The availability of wireless continuous blood pressure monitoring devices is increasing. Several systems are in place using different technological approaches. A higher level of haemodynamic monitoring of patients after surgery extending beyond the PACU and ICU seems inevitable. A culture change that will necessitate increased accountability and responsibility for correction of haemodynamic changes using higher intensity monitoring is necessary and has already begun. The future of monitoring will take it beyond the hospital and home with the patient. Several interesting questions need answered. How do we build effective closed loop continuous monitoring systems on hospital wards with minimal alarm fatigue, best provider, and patient acceptance as well as a maximal decrease in adverse events? How do we take the patient from continuous ward monitoring to no monitoring whatsoever on hospital discharge? Will the transition from continuous monitoring in the hospital to home monitoring mean ‘less-frequent’ continuous monitoring as a ‘weaning’ mechanism? Will postoperative monitoring at home have a central monitoring system and be linked to billable hospital services for providers? Will it influence us to discharge patients earlier from the hospital after surgery or will we paradoxically keep patients in the hospital longer because we detect more changes in vital signs with a higher level of monitoring? As monitors move from direct measurements to derived values, often with the help of advanced algorithms, there arises a need to ‘monitor the monitors’. Alarm fatigue is a real threat as well as the need to detect technical issues and disconnections. By integrating a huge number of datapoints, the possibility of automating early warning scores seems natural and necessary. Beyond digitising and automatisation of existing early warning scores, there is the possibility to use continuous streaming physiological vital signs data patterns to make real-time predictions for clinical outcomes and events. A set of haemodynamic parameters can potentially dynamically be analysed not as a selection of individual values but in relation to each other. Here a set of measurements that each in their own is within normal range can still potentially signal an impending deterioration.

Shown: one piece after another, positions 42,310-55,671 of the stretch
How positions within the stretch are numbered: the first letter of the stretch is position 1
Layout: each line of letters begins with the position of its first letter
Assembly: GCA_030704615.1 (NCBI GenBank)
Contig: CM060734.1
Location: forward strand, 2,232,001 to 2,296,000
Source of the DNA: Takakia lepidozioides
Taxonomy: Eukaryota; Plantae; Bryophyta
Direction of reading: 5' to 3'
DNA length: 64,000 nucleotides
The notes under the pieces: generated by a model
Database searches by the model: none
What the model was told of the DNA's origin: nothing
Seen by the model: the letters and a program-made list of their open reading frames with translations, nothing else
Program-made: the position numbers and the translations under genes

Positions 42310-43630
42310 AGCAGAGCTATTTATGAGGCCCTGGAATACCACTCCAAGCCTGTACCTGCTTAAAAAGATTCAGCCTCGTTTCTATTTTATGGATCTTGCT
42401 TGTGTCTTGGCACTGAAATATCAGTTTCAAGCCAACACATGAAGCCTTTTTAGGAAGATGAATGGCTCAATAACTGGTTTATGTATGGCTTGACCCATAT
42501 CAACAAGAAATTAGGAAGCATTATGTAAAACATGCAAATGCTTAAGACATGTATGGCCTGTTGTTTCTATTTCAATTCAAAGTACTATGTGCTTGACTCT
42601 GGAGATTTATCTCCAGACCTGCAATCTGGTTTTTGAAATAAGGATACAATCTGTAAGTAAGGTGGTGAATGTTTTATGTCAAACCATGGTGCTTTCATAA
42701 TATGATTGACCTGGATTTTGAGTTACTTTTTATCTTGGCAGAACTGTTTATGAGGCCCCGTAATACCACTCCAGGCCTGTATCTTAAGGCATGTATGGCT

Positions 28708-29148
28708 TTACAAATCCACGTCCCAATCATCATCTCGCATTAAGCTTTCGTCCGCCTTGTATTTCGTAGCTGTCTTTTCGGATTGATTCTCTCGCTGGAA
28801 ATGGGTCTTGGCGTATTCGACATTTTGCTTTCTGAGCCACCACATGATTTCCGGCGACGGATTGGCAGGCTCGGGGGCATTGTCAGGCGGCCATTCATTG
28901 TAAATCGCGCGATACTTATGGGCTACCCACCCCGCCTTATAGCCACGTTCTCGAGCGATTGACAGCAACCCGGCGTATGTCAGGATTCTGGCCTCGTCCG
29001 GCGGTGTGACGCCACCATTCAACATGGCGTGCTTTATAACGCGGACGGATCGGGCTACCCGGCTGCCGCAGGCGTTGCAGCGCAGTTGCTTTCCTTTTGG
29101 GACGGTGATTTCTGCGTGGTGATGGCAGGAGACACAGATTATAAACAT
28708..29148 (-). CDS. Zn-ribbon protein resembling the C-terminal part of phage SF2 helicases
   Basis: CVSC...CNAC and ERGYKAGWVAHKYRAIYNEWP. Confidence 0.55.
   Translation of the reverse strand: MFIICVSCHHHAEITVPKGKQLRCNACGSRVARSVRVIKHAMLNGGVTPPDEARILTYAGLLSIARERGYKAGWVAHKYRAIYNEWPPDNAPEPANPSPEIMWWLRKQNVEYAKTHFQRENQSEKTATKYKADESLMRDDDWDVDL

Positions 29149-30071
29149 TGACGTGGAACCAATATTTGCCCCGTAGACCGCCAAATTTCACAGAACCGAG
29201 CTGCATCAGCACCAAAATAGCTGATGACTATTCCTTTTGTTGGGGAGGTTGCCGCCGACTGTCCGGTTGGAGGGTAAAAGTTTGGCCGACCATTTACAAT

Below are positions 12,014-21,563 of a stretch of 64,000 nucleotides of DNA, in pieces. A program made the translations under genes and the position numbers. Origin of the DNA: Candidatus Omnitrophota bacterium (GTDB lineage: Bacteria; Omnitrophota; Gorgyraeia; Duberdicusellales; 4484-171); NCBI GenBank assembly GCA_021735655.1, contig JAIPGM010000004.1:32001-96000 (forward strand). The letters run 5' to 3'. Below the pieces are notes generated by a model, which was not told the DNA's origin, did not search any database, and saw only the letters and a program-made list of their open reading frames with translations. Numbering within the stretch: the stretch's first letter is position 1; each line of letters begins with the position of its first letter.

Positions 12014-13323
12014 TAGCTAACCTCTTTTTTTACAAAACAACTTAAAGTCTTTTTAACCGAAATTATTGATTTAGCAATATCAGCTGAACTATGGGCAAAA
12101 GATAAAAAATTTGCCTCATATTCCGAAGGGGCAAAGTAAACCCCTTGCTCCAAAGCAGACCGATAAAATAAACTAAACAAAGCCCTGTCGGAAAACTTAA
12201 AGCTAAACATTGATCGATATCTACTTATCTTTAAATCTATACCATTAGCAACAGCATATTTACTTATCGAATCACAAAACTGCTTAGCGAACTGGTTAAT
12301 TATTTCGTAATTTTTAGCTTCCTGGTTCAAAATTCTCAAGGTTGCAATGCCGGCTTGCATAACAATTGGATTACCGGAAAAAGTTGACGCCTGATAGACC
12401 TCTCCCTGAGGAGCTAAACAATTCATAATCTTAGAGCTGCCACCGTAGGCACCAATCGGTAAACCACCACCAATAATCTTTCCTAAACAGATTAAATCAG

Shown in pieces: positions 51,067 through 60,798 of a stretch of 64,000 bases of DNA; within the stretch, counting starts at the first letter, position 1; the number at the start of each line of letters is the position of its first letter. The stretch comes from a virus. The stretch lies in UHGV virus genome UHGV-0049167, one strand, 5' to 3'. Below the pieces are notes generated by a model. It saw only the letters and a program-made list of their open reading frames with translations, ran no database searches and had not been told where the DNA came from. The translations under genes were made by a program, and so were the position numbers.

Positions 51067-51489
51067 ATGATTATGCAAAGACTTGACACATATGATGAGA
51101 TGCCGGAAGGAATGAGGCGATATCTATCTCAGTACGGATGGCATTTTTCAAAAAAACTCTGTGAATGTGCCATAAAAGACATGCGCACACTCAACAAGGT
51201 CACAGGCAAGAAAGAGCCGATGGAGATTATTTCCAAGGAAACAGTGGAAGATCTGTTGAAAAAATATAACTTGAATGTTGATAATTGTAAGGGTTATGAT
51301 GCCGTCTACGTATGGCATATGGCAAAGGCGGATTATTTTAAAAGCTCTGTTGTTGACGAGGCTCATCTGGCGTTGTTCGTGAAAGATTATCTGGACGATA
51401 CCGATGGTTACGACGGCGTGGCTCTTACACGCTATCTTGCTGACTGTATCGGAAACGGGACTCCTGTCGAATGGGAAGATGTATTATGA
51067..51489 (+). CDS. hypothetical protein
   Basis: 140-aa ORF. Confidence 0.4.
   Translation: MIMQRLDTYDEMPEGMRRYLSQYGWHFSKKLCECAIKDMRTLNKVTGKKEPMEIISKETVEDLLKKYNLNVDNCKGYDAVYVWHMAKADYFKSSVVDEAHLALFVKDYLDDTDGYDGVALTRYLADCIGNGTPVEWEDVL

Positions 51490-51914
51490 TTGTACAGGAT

As is the case with many emerging technological advances in the field of anaesthesia and critical care, this field is also driven by the advent of artificial intelligence (AI) or machine learning. It is the possibility of taking large amounts of data and developing algorithms correlating the current state input signal to an estimation of haemodynamic compromise in future. Artificial intelligence is also needed to determine if an out of bounds measurement is due to a clinically important haemodynamic change or the result of a technical issue. Given the enormous amounts of data our patients generate in the peri- and postoperative setting, AI is taking on a greater role in helping clinicians be aware of significant clinical developments at the same time shielding them from sifting through large amounts of noisy data.
Predicting new technology is difficult; however we can be certain that existing ward monitoring technology will be refined, and hardware will be further miniaturised and ultimately there will be universal adoption and growth to improve patient safety outcomes. With growing interest in self-monitoring, it is also likely that perhaps the consumer and asks from our hospitalised patients will lead the way forward in the next five years. A well designed, appropriately powered large randomised trial with the right outcomes will most certainly be that landmark paper that will place continuous blood pressure monitoring on floor patients as part of guidelines documents.
Conflict of Interest
Dr Olsen has no conflict of interest to report. Dr Khanna consults for Edwards Lifesciences, Philips North America, GE Healthcare, Hill-Rom, Potrero Medical, Retia Medical and Caretaker Medical. His institution has current and recent grant funding from Edwards Lifesciences, Caretaker Medical, Potrero Medical and Retia Medical for ongoing investigations on portable monitoring. Dr Khanna is on the executive advisory board for Medtronic. He receives support from the Wake Forest CTSI via NIH/NCATS KL2 for a trial of continuous portable haemodynamic and saturation monitoring on hospital wards. Dr Khanna is a founding member of the BrainX group that conducts education, research, and collaboration on AI techniques in healthcare and has a commercial arm at www.BrainXAI.com.